Also, methylisothiazolinone is a shocking inclusion in this product. It is a known irritant and affects up to 10% of users adversely. The dermatological world is calling this an allergen of epidemic proportions.

I wrote an article about this maybe two years ago when it first came to my attention, and you can be sure that international skincare companies weren’t behind the curve in learning about it either, so to see this still being used in skincare in 2016 is unforgivable.


  1. Don’t use this, either as a makeup primer or as an aftershave balm.
  2. Take skincare advice only from professionals. The internet is not a skincare professional. Always consider the source.
  3. See what ingredients you SHOULD include in your skincare here

Full Ingredients:

Water, Glycerin, Isopropyl Palmitate, Chamomilla Recuitita (Matricaria) Flower Extract, Tocopheryl Acetate, Tapioca Starch, Triceteareth-4 Phosphate, Maltodextrin, Carbomer, Sodium Hydroxide, Phenoxyethanol, Methylisothiazolinone, Piroctone Olamine, Fragrance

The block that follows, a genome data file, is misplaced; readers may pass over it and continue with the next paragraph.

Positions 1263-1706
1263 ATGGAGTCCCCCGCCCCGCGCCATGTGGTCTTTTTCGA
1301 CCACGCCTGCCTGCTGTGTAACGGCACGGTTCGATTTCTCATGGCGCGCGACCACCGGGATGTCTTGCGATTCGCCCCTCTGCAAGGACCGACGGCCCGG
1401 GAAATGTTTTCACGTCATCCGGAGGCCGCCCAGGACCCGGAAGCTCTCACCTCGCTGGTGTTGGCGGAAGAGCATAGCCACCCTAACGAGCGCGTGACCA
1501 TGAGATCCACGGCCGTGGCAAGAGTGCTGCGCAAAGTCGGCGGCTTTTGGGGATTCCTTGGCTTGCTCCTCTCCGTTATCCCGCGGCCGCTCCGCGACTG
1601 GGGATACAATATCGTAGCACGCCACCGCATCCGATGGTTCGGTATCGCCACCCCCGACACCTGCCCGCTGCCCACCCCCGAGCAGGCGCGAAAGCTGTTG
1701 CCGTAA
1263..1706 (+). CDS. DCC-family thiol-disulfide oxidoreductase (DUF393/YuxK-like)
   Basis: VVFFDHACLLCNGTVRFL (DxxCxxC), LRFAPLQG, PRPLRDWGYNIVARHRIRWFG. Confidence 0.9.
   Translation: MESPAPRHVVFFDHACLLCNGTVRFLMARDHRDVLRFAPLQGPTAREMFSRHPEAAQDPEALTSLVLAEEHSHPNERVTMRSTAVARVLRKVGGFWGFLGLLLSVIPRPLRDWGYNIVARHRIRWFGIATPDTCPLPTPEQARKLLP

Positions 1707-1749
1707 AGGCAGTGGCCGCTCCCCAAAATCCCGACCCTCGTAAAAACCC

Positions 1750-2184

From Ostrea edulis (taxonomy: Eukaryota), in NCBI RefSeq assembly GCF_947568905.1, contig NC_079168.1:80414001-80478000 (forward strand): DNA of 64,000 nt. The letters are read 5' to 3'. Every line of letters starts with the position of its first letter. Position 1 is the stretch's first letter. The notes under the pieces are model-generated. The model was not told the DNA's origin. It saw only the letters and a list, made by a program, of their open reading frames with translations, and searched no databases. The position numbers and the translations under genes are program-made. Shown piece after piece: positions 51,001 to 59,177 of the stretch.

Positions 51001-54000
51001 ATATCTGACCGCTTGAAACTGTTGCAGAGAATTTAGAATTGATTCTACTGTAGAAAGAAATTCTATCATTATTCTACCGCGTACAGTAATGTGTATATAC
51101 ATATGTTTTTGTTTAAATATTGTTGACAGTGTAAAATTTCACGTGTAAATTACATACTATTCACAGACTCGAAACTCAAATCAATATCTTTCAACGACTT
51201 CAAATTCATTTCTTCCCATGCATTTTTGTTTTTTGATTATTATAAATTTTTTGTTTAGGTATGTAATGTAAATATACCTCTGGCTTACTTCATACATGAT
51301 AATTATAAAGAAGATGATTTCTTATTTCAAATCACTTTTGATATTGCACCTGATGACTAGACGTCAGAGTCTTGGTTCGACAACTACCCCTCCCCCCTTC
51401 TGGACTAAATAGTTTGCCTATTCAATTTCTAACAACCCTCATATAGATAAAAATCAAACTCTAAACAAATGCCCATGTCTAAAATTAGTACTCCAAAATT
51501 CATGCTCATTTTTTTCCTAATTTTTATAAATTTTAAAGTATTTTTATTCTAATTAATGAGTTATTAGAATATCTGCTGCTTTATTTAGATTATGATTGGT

For more information, advice and product reviews, scroll through our latest blogs.

Skin essentials by mariga, skincare, wexford, read client reviews

More press coverage for Skin Essentials by Mariga – Irish examiner interview.

Irish Examiner interview with Mariga from Skin Essentials

Irish Examiner interview with Skin Essentials’ Mariga

We are delighted with the latest press coverage for Skin Essentials by Mariga. It was a real pleasure to chat with such a well-informed and savvy beauty journalist. Rachel Marie White of the Irish Examiner really knows her skincare and we talked non-stop about all things skin.